Movement during this time is reflexive in nature. The child reacts to environmental factors like light and sound. The sucking reflex is the nervous system’s first fully developed motor system and is present at birth. The reflexive stage’s movements are often essential to survival. Even though involuntary in nature, movement at this time is wiring the brain for later stability, locomotor, and manipulative activity. Toward the end of this stage there is the emergence of the inhibition of many reflexes. “Lower brain centers gradually relinquish control over skeletal movements and are replaced by voluntary movement activity mediated by the motor area of the cerebral cortex” (Gallahue & Ozmun, 1989, p. 84). This change moves the child from mere reaction to movement that involves a processing of sensory stimuli and a subsequent voluntary response.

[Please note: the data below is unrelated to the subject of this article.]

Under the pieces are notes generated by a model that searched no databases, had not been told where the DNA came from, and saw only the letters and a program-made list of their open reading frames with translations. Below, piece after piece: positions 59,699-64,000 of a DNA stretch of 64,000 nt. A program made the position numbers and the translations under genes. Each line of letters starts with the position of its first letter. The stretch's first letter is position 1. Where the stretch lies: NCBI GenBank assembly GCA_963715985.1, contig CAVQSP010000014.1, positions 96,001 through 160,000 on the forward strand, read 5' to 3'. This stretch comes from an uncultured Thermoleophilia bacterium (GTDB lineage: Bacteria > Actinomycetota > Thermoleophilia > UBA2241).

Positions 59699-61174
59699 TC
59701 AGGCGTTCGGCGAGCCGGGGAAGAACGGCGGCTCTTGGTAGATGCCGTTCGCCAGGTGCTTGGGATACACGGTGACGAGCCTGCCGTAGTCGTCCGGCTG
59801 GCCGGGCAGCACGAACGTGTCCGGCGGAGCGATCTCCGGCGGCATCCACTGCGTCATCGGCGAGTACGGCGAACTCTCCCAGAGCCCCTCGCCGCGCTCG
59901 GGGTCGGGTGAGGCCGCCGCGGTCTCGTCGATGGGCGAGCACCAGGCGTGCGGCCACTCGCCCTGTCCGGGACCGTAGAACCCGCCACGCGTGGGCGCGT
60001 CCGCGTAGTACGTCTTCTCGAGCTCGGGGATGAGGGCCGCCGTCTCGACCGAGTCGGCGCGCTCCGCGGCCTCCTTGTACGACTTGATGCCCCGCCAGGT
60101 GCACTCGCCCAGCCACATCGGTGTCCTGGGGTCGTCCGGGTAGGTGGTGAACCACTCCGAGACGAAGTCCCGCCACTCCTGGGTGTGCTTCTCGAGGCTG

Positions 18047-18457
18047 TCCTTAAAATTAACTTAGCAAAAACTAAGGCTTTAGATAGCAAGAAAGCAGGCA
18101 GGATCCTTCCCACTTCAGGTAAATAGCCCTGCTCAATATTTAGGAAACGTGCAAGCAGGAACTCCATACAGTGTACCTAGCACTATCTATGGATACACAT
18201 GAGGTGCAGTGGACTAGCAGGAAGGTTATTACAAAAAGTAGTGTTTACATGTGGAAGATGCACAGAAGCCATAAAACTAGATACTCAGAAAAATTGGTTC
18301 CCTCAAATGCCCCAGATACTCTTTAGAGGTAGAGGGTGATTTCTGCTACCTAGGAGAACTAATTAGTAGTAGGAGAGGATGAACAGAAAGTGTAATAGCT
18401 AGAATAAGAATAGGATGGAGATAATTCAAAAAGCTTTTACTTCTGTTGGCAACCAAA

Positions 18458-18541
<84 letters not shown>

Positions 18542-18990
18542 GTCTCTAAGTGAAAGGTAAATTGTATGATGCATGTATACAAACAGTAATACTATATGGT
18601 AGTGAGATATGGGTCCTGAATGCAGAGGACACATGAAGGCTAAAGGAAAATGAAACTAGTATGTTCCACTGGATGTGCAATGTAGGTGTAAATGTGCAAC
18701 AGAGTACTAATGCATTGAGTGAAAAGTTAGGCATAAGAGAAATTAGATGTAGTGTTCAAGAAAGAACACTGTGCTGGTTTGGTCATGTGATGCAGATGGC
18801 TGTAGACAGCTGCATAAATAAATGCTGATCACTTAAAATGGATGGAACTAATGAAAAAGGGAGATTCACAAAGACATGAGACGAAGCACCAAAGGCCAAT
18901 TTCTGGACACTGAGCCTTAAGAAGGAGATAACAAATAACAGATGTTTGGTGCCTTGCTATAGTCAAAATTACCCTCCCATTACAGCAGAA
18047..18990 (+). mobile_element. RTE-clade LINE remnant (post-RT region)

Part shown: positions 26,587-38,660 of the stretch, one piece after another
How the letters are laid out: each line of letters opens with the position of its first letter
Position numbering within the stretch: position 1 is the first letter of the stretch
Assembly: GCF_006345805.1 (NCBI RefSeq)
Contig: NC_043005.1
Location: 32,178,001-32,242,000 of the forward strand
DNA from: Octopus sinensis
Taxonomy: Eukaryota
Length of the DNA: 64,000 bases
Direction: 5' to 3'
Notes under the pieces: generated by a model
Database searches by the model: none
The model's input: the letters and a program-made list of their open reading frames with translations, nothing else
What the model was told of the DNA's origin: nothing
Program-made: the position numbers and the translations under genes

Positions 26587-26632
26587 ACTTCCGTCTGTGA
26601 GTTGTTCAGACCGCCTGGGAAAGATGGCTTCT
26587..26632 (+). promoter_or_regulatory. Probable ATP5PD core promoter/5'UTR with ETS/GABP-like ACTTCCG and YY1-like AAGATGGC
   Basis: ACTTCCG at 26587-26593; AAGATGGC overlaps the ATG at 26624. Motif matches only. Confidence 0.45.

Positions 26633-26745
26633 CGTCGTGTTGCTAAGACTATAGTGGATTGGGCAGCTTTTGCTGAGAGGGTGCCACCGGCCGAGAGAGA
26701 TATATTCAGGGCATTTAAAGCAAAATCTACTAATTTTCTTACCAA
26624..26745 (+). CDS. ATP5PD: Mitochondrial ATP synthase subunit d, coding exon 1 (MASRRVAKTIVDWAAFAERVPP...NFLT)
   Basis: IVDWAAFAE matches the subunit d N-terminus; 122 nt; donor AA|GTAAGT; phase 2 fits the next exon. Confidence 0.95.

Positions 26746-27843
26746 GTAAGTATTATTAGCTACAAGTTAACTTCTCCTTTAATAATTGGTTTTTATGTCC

The rudimentary stage is made up of newly emerging voluntary movements. These movements are the foundational levels of stability (control of neck and trunk), locomotor (creeping and crawling), and manipulative movement (reaching and grasping). By the end of this period, remarkable progress has been made in the child’s ability to balance, manipulate objects, and move around her environment (Gallahue & Ozmun, 1989, p. 85).
This phase is a focal point for the early childhood educator. It is during this phase that children establish the movement patterns necessary for efficient motor functioning. The development of these patterns is not only important to the child’s physical well being but is (as discussed later) related to the child’s overall learning readiness and school success. Development of fundamental skills is greatly influenced by environment and the classroom is a major sector of the child’s environment. The classroom can provide encouragement along with instruction and time for activity or practice.